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Identifying a Print

When we touch something we leave behind some of our sweat and this in turn can leave behind an impression of the ridge detail on your fingerprint, thus leaving a fingerprint impression.

A fingerprint can be left on many types of surfaces. It can be made visible by brushing it with a powder or treating it with chemicals in a lab. Similarly, if the fingers are coated with ink or another substance such as paint, oil or blood, than a permanent impression may be left on a particular item.

Crime Scene

When a fingerprint is found at a scene of crime, the impression left by the owner is referred to as a ‘mark'.

A ‘print' is taken by the police from a person they suspect of committing the crime. This is normally referred to as ‘tenprints'. Tenprints are the rolled impressions made on a fingerprint form taken under controlled conditions, normally at a Police Office.

A fingerprint examiner will compare and evaluate the crime scene ‘mark' against the ‘print' to determine if they came from the same person.


The Tenprint Identification Officers (TIOs) within the Livescan Unit based at the Scottish Crime Campus, receive all Tenprint forms taken from custody suites nationally, providing verification of identity to the investigating officer and processing the Tenprint set for inclusion on a UK database. All identifications are subject to verification by another TIO.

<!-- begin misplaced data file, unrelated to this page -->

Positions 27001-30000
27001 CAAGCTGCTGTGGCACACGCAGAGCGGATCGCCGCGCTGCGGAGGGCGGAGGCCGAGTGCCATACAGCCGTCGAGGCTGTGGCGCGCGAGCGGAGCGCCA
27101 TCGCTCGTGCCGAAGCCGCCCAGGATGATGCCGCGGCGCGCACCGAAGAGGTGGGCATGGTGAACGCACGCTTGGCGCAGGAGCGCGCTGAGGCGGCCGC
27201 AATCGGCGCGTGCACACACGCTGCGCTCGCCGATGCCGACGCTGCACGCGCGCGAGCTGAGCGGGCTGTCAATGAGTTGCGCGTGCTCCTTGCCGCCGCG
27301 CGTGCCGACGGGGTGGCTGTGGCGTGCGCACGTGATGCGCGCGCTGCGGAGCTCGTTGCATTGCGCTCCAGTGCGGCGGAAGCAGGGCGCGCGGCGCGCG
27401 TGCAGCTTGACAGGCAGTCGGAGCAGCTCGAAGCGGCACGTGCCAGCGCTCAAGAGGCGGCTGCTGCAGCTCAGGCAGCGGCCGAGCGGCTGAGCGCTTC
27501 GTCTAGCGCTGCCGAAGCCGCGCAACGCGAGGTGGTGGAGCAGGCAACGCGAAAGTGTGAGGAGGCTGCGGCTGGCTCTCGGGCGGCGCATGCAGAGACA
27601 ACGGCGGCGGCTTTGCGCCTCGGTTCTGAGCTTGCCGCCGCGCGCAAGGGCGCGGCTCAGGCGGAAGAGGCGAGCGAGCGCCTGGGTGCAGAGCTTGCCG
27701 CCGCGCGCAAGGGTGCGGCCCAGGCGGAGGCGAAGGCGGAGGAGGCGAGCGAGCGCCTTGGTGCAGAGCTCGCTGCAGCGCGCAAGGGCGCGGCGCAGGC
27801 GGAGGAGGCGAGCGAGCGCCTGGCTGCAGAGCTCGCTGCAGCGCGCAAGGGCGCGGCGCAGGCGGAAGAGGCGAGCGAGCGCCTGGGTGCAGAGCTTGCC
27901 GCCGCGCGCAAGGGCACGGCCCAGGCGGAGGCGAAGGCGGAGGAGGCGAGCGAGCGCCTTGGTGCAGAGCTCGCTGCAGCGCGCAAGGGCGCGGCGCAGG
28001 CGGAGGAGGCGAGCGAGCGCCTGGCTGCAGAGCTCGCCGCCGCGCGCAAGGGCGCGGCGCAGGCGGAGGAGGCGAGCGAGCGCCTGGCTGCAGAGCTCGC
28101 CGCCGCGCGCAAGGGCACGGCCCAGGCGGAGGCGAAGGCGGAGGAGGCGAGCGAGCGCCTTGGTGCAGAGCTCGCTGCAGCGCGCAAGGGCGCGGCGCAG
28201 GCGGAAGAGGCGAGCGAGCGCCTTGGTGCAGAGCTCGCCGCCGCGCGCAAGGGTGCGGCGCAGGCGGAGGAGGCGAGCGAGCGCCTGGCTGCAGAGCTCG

The identification of a fingerprint is based upon the unique agreement of details between the unknown crime scene mark and the known print on a fingerprint form by careful Analysis, Comparison, Evaluation and Verification (ACE-V) of the information held within both.


The first step, analysis, is an intelligence gathering process to ascertain and establish the amount of friction ridge detail present within the unknown mark and also consider the following factors:

  • Substrate - The surface on which the unknown mark was discovered (glass, paper, polythene bag etc.).
  • Matrix - The substance that the unknown mark was made by. This may be sweat from the person who left the mark, blood, oil or any other foreign substance capable of leaving an impression.
  • Development medium - The method by which the scene of crime officer or laboratory technician recovered the unknown mark to make it visible for identification. These include fingerprint powders, ninhydrin (a chemical which reacts with sweat and is used on paper) or superglue which is used to recover marks on plastics. The development medium used may have an effect on the appearance of the ridges and the quality of the print
  • Distortion - If there was any pressure placed on the unknown mark when it was deposited or movement as this can affect the appearance of the ridges.